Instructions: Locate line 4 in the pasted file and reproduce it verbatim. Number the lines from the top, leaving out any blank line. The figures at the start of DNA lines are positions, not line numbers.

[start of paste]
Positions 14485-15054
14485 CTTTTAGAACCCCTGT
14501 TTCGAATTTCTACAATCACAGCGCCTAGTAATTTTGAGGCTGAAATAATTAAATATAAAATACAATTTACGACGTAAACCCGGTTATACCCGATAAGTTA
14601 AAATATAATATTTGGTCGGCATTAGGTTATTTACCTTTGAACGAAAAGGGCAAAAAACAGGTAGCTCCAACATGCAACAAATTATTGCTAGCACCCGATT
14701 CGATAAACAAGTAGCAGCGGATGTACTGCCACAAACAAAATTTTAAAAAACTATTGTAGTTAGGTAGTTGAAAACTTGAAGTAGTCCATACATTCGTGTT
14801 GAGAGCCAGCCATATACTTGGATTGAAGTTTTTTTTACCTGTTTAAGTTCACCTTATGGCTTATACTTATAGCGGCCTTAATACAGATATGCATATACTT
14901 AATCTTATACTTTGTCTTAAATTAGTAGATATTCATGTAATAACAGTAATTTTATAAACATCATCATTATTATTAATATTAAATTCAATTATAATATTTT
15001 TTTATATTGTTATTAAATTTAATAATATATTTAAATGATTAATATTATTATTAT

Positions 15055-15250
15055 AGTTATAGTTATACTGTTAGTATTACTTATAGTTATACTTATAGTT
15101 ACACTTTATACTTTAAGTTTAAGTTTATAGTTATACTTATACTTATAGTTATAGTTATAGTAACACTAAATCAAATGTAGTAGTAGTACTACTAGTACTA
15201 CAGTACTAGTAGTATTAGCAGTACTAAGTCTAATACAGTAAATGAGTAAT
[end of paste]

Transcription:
14601 AAATATAATATTTGGTCGGCATTAGGTTATTTACCTTTGAACGAAAAGGGCAAAAAACAGGTAGCTCCAACATGCAACAAATTATTGCTAGCACCCGATT